'Acceptable Risk,' streaming, Acorn TV - Catholic Courier

‘Acceptable Risk,’ streaming, Acorn TV

NEW YORK (CNS) — Four of the six episodes of the outstanding, immersive suspense drama “Acceptable Risk” are already available on the streaming service Acorn.

The remaining episodes will debut Monday, Oct. 30, after which the entire series can be streamed at viewers’ convenience.

Despite its high aesthetic qualities, this is not a good option for all. The violent show contains several murders, depictions of adultery, a suicide, some mild sexuality and such sights as exhumed remains. But this material is critical to the story, and the series’ producers don’t sensationalize it.

Ron Hutchison’s excellent script, moreover, is commendably free of the progressively commonplace and gratuitous vulgarity that mars too many TV shows. Distinguished by its restrained storytelling, “Acceptable Risk” is fit viewing for discriminating grown-ups.

After her second husband Lee’s (Paul Popowich) murder during a trip to Canada, Sarah Manning (Elaine Cassidy) discovers unsettling truths about him. She also uncovers disturbing secrets about the Dublin-based multinational pharmaceutical company at which they both worked, he as vice president of marketing, she as head of the conglomerate’s legal department.

Sarah soon realizes the only thing she knows for sure about her late American spouse is that he hailed from Chicago. “It’s like I married someone who wasn’t there,” she says.

Nor can the corporation help Sarah trace Lee’s identity. There is “no paper trail,” on Lee, human resources director Deidre Kilbride (Catherine Walker) says. “Someone’s gone to a lot of trouble to wipe him out of the firm’s system.”

Sarah is especially stunned and upset to learn Lee was carrying a gun when he died. And Det. Duquesne (Geordie Johnson) of the Montreal police echoes her own thinking when he asks, “Why would a sales rep of a pharmaceutical company be armed?”

As Sarah becomes something of a sleuth in the effort to determine what happened to her husband, she also discovers she was blind to her old company’s ruthlessness — of which Lee, it turns out, was the chief enforcer.

In the immediate aftermath of Lee’s death, the firm — the fictitious Gumbiner-Fischer — works overtime to give Sarah the opposite impression. CEO Hans Hoffman (Morten Suurballe) leads a full-court press to convince Sarah to come back to work. And Kilbride assures her: “You have a very big company on your side, with every resource to get you through this.”

As Sarah’s investigation deepens, however, she comes to understand that such a large and powerful corporation also has the capacity to cajole and intimidate politicians, police officers and even its own employees when they ask too many questions about the company’s suspected wrongdoing. 

Targets for such persuasion may have included Sarah’s first spouse, Ciaran Boyle (Garry Robinson), whose apparently accidental death now seems suspicious.

Suurballe is excellent as Hoffman, at once unctuously solicitous as he assures Sarah she’s part of the corporation’s “family” and calmly sinister in a way that draws the attention of several international criminal investigators.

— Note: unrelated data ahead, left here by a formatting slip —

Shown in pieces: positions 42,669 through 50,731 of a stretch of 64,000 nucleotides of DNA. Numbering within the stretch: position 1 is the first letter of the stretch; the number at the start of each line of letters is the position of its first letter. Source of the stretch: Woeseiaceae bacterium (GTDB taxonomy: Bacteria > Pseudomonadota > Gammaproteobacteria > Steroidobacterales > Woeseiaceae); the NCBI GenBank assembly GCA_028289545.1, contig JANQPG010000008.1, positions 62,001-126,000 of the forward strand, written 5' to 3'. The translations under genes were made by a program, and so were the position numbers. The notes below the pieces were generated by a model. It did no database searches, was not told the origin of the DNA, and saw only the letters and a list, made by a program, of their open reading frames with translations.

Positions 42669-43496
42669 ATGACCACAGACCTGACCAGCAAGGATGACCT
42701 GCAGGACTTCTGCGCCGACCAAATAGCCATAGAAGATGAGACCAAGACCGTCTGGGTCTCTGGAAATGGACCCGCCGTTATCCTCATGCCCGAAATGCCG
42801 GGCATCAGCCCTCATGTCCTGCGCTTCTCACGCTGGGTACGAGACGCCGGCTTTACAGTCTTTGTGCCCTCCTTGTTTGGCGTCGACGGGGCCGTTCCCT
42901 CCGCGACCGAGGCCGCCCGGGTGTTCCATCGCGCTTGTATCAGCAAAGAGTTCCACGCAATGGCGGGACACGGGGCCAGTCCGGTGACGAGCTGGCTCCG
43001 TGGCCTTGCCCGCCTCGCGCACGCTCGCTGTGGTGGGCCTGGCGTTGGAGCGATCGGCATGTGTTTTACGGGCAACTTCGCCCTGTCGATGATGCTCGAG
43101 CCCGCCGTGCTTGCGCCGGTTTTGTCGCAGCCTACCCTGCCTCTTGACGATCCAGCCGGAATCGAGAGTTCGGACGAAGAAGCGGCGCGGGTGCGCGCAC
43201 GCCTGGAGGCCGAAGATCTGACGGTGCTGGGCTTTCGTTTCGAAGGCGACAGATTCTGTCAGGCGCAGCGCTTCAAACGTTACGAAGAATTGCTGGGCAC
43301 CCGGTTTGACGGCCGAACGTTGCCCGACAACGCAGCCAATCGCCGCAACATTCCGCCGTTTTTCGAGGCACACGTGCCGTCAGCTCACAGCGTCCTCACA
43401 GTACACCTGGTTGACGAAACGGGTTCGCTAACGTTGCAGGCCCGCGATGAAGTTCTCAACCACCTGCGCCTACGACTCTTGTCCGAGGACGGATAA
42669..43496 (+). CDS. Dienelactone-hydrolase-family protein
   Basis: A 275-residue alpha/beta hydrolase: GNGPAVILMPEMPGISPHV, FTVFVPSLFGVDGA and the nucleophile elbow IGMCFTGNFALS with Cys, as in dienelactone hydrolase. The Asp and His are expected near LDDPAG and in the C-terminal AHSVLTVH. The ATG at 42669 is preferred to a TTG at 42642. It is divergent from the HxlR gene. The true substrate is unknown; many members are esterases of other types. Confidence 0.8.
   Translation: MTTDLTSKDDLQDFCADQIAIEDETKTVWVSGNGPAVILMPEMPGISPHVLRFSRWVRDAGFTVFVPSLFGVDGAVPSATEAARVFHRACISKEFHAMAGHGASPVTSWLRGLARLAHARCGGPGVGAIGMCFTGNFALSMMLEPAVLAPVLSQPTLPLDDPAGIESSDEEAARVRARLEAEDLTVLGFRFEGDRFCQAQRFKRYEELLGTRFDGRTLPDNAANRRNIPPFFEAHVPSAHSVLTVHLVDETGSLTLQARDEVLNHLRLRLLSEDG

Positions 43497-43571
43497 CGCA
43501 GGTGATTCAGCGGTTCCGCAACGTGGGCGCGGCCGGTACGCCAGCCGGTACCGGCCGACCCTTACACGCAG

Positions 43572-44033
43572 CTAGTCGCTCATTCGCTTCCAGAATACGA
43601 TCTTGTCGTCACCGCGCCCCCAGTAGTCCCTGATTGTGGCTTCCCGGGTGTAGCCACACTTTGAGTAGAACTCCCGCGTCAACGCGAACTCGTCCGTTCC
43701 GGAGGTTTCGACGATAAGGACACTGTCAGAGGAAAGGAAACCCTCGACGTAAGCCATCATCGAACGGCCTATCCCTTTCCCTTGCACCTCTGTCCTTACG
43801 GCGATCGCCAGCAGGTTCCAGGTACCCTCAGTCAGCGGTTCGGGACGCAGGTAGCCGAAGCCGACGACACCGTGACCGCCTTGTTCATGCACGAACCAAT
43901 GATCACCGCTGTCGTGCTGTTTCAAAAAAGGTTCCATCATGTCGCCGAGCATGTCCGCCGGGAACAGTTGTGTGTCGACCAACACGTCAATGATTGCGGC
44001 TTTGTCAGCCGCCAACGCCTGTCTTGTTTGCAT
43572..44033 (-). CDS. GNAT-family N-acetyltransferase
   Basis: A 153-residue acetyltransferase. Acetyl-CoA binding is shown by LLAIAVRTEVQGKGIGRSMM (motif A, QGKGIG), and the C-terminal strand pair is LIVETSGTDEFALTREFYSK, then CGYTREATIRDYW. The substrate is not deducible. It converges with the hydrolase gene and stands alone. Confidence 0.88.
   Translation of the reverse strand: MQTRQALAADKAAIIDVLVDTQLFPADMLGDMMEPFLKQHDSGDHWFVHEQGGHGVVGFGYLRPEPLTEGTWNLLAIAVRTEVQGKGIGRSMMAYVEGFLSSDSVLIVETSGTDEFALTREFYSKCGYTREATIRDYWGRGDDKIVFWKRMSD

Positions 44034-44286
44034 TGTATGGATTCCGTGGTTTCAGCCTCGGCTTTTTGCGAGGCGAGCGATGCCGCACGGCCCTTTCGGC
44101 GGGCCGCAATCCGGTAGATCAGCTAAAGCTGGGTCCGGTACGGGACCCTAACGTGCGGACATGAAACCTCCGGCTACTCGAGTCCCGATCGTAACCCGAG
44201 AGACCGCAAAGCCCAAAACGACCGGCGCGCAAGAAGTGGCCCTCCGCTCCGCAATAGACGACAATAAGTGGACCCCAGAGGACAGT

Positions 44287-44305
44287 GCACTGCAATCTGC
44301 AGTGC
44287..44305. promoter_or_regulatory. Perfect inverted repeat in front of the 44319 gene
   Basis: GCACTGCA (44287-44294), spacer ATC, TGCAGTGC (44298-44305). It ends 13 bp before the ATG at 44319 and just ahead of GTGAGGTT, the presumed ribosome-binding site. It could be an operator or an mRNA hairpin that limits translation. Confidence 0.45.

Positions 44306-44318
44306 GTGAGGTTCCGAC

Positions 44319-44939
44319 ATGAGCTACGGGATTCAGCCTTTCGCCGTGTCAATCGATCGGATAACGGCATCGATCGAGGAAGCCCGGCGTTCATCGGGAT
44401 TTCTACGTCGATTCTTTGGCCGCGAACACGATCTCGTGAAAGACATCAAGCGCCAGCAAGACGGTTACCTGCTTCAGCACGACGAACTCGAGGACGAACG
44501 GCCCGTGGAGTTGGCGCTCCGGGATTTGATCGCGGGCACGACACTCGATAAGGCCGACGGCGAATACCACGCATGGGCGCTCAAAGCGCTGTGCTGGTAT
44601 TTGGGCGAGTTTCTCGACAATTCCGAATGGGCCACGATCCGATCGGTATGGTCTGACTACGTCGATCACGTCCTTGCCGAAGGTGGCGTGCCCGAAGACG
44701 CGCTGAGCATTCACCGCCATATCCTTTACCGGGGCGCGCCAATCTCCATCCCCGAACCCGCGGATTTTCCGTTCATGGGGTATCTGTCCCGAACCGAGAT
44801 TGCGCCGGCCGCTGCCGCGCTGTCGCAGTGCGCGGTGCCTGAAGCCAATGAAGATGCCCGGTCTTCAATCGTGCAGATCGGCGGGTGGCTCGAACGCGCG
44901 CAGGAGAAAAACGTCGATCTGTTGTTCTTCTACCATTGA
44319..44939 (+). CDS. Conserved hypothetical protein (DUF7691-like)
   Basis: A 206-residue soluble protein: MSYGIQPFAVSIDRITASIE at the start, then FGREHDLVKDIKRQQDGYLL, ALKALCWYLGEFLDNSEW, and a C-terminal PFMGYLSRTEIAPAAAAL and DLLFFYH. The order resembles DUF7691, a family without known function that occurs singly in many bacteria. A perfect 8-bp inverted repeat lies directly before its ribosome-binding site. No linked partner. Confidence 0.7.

Besides the Montreal police, German foreign intelligence is also interested in the case because Lee met with a German government minister the day he died. And the FBI is also investigating the company. But it’s Dublin Det. Sgt. Emer Byrne (Angeline Ball) who plays an especially pivotal role getting to the heart of the mystery surrounding Lee’s murder.

In a wonderfully nuanced yet sympathetic performance, Ball’s Byrne, her expression perpetually askance, largely checks her own emotions while staying in tune with the feelings of others. Yet, she displays her independence when she defies her supervisor Chief Supt. James Nulty’s (Lorcan Cranitch) orders to stop investigating the case.

Byrne forms an unlikely alliance with the formerly suspected, but now cleared, Sarah, and the duo eventually uncover the grotesque evil that indirectly led to Lee’s murder. As this partnership suggests, the series admirably puts strong women at the center of its drama in a milieu too often dominated by men.

Cassidy gives a balanced performance as Sarah, portraying her understandably intense anger and determination while also displaying her fragility as her life unravels due to forces she can’t control.

As it unfolds, “Acceptable Risk” increasingly intrigues viewers and heightens their suspense. Ultimately a meditation on large corporations’ potential to exert a corrosive influence on society, the series provokes even as it entertains. It also avoids becoming banal.

Adults not averse to some challenging content will appreciate “Acceptable Risk” as an intelligent, sophisticated and handsomely shot addition to the seemingly ever-growing pool of viewing choices.

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Byrd is a guest reviewer for Catholic News Service.

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